Passers-by in a slum in New Delhi, India, where the population lives mainly from garbage collection

Social situation Extreme wealth and extreme poverty

India is a country of extreme contrasts: metropolitan areas such as Mumbai, Delhi and Bangalore, which are booming, and a growing number of billionaires; but also millions of people living in extreme poverty.

Almost 15 per cent of Indians are undernourished. More than a third of all children under the age of five suffer from stunted growth as a result of chronic undernourishment or malnutrition. Child mortality is higher in India than in its neighbours Nepal and Bangladesh, both of which are counted among the least developed countries (LDCs) in the world. The 2019 Global Hunger Index describes the situation in India as “serious”.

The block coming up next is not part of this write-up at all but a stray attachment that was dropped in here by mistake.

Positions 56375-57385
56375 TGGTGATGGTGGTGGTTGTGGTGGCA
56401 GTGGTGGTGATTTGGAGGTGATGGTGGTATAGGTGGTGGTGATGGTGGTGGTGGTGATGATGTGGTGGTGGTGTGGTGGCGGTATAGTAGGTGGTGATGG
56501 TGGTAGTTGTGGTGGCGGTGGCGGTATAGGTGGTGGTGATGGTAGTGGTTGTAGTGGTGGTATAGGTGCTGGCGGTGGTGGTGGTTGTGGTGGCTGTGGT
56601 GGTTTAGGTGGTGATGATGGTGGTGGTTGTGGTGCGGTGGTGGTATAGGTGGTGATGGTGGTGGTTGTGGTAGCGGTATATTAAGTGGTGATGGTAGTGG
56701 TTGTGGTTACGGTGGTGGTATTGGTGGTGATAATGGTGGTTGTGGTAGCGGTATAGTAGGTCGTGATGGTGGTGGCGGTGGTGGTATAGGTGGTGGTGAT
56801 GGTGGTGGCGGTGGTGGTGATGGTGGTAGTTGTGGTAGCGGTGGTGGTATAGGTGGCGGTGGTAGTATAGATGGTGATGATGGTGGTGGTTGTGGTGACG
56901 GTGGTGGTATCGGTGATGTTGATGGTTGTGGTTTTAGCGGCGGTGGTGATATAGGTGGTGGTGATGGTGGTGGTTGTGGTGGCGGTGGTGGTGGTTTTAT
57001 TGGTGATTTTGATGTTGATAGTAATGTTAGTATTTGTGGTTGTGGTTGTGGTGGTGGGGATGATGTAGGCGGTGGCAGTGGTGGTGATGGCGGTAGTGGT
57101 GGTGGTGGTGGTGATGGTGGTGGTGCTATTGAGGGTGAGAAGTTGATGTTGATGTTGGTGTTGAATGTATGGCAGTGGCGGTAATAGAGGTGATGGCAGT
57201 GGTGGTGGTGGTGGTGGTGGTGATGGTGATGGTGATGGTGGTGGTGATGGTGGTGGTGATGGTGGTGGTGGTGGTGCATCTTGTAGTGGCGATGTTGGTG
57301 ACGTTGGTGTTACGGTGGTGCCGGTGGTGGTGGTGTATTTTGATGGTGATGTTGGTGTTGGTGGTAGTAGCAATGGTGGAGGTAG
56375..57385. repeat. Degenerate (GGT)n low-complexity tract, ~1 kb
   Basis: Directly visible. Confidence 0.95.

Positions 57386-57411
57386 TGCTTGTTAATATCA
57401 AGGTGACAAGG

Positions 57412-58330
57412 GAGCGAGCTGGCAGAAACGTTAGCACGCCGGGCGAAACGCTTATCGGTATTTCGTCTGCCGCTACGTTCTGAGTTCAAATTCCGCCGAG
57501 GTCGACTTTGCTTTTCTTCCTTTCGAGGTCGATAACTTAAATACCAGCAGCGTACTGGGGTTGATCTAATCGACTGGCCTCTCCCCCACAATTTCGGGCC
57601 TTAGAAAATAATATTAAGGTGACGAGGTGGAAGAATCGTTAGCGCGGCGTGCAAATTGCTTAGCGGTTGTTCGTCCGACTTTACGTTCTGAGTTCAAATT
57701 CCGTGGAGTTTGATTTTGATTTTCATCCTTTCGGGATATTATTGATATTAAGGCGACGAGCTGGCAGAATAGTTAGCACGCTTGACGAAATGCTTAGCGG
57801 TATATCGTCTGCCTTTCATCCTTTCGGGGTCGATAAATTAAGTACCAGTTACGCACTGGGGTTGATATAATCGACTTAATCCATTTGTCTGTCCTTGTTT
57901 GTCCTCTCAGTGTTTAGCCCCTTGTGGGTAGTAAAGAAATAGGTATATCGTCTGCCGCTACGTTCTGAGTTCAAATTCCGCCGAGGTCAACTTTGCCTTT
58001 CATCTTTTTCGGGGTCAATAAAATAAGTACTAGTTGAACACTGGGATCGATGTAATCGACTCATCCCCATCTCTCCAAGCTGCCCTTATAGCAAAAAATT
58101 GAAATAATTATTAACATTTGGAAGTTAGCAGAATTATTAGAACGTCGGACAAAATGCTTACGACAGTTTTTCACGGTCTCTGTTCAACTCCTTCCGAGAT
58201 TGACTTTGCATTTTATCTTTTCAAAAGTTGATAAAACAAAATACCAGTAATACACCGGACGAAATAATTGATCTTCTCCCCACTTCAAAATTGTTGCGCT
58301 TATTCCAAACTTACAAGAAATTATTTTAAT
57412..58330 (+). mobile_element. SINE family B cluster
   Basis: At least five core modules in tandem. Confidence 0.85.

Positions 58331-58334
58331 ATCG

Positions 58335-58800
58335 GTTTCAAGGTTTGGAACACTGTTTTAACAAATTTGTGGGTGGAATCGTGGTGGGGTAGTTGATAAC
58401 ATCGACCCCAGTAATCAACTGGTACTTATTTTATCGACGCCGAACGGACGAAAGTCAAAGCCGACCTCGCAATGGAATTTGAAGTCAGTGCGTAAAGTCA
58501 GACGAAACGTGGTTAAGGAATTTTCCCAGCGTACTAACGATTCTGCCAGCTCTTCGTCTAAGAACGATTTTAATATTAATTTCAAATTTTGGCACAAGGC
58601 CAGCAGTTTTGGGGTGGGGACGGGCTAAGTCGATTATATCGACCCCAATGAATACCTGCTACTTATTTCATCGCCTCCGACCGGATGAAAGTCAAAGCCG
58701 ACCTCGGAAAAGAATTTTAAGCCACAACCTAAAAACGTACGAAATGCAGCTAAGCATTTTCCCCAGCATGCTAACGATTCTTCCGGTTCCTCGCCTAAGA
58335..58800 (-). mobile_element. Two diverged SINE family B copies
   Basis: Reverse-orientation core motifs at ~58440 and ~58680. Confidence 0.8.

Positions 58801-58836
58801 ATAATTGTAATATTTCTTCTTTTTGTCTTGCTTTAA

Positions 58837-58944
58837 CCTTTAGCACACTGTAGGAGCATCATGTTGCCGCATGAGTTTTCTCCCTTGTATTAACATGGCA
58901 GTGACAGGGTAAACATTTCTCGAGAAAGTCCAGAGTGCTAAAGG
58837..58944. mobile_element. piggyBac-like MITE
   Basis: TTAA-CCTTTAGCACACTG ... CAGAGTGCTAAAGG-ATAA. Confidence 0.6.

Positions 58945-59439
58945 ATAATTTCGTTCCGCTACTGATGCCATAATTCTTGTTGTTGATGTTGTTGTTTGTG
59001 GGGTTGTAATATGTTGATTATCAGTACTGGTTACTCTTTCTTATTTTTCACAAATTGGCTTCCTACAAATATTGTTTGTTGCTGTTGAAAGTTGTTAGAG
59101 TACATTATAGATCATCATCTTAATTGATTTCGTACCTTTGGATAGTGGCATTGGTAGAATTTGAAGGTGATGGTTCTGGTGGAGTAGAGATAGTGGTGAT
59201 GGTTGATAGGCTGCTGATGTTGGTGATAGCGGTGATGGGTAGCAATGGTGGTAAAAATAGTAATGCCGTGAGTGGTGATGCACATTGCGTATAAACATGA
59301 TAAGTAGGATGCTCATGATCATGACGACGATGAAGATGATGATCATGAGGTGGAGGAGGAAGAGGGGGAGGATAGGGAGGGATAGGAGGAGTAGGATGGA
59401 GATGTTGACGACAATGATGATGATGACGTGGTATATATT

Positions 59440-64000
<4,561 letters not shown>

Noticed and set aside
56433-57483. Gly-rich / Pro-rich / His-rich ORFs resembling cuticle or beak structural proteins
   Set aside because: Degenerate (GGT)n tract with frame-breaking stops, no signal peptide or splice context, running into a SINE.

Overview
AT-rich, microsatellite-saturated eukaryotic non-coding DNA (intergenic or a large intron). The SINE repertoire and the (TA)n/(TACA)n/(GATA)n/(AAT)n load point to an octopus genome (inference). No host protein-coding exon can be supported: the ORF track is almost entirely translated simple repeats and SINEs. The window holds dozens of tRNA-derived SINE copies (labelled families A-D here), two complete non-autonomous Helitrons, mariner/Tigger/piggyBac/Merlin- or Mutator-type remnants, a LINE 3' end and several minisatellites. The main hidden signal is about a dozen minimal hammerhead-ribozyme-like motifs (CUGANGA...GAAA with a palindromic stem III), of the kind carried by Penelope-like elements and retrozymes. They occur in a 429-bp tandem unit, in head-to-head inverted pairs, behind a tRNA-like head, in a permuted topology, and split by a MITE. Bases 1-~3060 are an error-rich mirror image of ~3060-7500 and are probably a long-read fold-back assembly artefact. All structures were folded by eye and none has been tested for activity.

Public spending on education and health is still insufficient to meet the needs of the entire population. There are also shortcomings in the country's infrastructure. For example, nearly 100 million people in India live in homes with no electricity and about a quarter of the population has no access at all to toilet facilities.

Although gender equality is enshrined in the constitution, girls and women are still seriously disadvantaged in Indian society. While their access to educational and health facilities has improved significantly, in many families there is still a bias towards the male members when it comes to food, medical care and education. Violence against women is widespread.